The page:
• How to help your dog perform home exercises to maintain balance, mobility, and strength
  • How to properly inspect and care for the skin in the case of partial limb amputations
  • How to perform gentle massage techniques for overworked muscles to keep your pup as comfortable as possible, especially on more active days

And these are just a few of the numerous ways in which they can help your dog adapt to and live their best life!

Thanks to the Tripawds Foundation and donations, The Maggie Moo Fund For Tripawd Rehab was established in 2015 and still helps new amputees connect with Certified Rehabilitation Therapists by reimbursing up to $200 of your first rehab appointment for your dog after surgery. Tulsa Animal Rehab & Wellness can help you with this process if you would like assistance. Click Here for the Tripawds Foundation website with the details. Tripawds Foundation is a great free resource to check out. And you can also email with any questions!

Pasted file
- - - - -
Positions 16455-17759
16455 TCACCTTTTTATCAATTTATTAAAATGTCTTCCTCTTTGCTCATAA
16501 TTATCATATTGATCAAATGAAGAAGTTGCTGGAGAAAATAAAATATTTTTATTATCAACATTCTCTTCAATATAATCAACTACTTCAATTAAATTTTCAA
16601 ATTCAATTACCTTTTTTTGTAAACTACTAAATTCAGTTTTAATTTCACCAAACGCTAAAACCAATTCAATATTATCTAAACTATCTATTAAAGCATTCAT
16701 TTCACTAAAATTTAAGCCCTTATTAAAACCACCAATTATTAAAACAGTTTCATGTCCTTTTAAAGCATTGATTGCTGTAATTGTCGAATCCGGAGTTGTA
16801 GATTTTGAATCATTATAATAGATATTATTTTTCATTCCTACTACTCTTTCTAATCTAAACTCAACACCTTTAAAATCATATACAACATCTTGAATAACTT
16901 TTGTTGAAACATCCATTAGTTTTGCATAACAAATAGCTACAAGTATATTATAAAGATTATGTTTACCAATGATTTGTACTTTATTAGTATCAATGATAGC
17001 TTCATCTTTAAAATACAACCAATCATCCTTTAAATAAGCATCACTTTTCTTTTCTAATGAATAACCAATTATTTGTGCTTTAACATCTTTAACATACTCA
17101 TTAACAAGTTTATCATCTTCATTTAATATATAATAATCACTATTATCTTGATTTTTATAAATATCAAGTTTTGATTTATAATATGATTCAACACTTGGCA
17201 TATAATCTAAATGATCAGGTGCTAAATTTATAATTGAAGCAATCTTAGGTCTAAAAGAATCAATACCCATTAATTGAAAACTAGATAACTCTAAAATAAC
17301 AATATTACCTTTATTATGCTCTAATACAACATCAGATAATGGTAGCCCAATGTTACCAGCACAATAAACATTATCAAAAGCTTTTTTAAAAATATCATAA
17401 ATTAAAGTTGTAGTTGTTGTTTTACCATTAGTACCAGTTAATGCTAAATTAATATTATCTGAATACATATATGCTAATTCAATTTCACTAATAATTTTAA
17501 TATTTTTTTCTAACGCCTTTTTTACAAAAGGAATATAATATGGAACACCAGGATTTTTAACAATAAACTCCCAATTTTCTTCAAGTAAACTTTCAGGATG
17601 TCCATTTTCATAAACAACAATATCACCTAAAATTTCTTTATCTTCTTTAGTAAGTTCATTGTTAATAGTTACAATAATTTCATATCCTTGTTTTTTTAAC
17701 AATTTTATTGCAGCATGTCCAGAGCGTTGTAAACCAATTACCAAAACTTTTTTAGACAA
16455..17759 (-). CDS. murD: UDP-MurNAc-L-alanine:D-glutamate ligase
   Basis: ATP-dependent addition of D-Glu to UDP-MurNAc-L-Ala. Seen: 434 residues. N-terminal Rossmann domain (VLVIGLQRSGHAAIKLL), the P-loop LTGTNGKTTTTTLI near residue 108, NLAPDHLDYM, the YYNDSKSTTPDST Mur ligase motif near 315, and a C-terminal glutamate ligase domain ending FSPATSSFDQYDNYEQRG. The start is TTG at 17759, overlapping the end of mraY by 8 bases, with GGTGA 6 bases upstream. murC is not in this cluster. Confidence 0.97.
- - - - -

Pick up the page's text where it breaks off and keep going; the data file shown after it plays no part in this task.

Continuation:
Special Equipment

Using a harness to help your dog get around, such as when getting in and out of a car or going up and down stairs, may be helpful in the first few weeks after surgery, and possibly longer depending on his or her age and general health. For high-quality harnesses that are made for lifting and assisting with the dog’s comfort in mind, be sure to check out Ruffwear and Help ‘Em Up harness systems.

Kalina has both brands of harnesses for different reasons. We started with Ruffwear when she had her amputation surgery, and now that she is a senior she has the Help ‘Em Up harness with the anti-rotational strap that we got…but with her improving so much with physical rehab, we haven’t actually used or needed the Help ‘Em Up yet, yay!